Last weekend saw many a poignant ceremony marking Armistice Day.

Some sought to reflect the genuine celebrations that accompanied the real event a century ago, or were careful to emphasise it was a commemoration only.

Others classed it as a remembrance of those who'd haplessly embarked to gouge out Gallipoli trenches or flounder in Flanders fields; whose guileless faces now stare their implacable sepia stares out from the old family photos.

The New Zealand war historian Jane Tolerton remarked that an irresistible impetus for signing up was simply the element of "adventure".

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In talking to a grandson of one of the diggers, milking cows like his grandfather, he'd said, "Well, if there was a war on and a trip to Europe, you'd go wouldn't you?" He could imagine his grandad stuck in the cowshed, too, then along came the prospect of action in lands afar, as per Denis Glover's lines from Sings Harry:

Then Uncle Jim was off to the wars
With a carbine at his saddle
And was killed in the Transvaal – I forget in just what battle.

An interesting character in America's military pantheon is a General Smedley Butler, who enlisted in the Marines in 1898, aged 17. Until 1931, he participated in virtually every American military incursion. At one time the most decorated Marine ever, he retired as the Marine Corps' senior ranking officer.

On retirement, the general had time for reflection. His ruminations probably surprised himself. Here's what he had to say in a 1935 speech titled "War is a Racket":

"I spent 33 years and four months in active military service…as a high class muscle man for Big Business, for Wall Street and the bankers. In short, I was a racketeer, a gangster for capitalism. I helped make Mexico … safe for American oil interests in 1914. I helped make Haiti and Cuba a decent place for the National City Bank boys to collect revenues in. I helped in the raping of half a dozen Central American republics for the benefit of Wall Street. I helped purify Nicaragua for the International Banking House of Brown Brothers in 1902–1912. I brought light to the Dominican Republic for the American sugar interests in 1916. I helped make Honduras right for the American fruit companies in 1903. In China in 1927 I helped see to it that Standard Oil went on its way unmolested. Looking back on it, I might have given Al Capone a few hints. The best he could do was to operate his racket in three districts. I operated on three continents."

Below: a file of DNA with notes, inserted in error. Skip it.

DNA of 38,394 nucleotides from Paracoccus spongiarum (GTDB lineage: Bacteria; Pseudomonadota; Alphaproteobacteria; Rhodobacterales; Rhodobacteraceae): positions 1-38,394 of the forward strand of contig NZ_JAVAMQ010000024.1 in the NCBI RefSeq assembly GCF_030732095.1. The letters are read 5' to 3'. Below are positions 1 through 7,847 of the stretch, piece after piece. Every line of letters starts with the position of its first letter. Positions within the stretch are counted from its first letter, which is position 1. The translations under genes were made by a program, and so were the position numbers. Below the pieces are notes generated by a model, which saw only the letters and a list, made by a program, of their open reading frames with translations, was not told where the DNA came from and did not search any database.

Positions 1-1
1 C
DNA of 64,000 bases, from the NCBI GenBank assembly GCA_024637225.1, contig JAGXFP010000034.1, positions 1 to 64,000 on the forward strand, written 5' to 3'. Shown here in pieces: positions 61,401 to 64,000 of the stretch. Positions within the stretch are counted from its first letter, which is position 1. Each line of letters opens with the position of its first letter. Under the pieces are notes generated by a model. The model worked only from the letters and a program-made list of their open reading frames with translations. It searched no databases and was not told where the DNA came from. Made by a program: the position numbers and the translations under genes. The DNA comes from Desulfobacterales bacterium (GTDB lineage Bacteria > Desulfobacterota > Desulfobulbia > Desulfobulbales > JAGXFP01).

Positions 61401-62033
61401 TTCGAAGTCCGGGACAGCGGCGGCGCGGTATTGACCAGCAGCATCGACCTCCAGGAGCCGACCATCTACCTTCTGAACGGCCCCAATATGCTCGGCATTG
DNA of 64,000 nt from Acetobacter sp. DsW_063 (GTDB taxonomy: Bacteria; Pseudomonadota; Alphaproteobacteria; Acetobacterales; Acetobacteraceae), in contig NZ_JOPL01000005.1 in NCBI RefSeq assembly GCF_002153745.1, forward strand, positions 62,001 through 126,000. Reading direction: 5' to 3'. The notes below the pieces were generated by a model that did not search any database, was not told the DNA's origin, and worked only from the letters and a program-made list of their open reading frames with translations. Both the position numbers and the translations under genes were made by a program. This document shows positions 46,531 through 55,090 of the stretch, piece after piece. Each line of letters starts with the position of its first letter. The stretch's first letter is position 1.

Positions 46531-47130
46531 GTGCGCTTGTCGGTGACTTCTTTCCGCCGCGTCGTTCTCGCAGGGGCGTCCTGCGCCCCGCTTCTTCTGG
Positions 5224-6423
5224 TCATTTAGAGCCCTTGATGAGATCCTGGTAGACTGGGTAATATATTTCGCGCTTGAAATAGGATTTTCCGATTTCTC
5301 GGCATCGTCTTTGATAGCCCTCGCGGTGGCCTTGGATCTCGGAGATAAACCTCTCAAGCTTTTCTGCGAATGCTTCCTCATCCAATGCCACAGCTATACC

Fast forward a bit; here's what Naomi Klein has to say about the USA's 2003 illegal invasion of Iraq: "A year and a half into the Iraq occupation, the U.S. State Department launched a new branch: the Office of Reconstruction and Stabilization… paying private contractors to draw up detailed plans to reconstruct twenty-five different countries that may… find themselves the target of U.S.-sponsored destruction, from Venezuela to Iran."

Ring any bells re a certain Mr Trump and his recent rhetoric?

By 2007, there were as many mainly American private contractors in Iraq as American troops - about 120,000. The same year, the UN's entire peacekeeping budget was $US 5.2 billion – less than a quarter of the sum garnered by the "energy services company", Halliburton, for services in Iraq. The then American vice-president, Dick Cheney, had previously been Halliburton's Chairman and CEO.

Early in WWI, Germany commandeered the coal fields and steel foundries in Briey, northern France. These supplied the iron for most of Germany's munitions needs for the entire Great War. Despite being well within Allied artillery range, orders from high command forbade any attempt to destroy them.

For the powerful French family who owned the Briey mines and foundries, and who continued to receive royalties, business was never better. Even General Smedley would have been gob-smacked.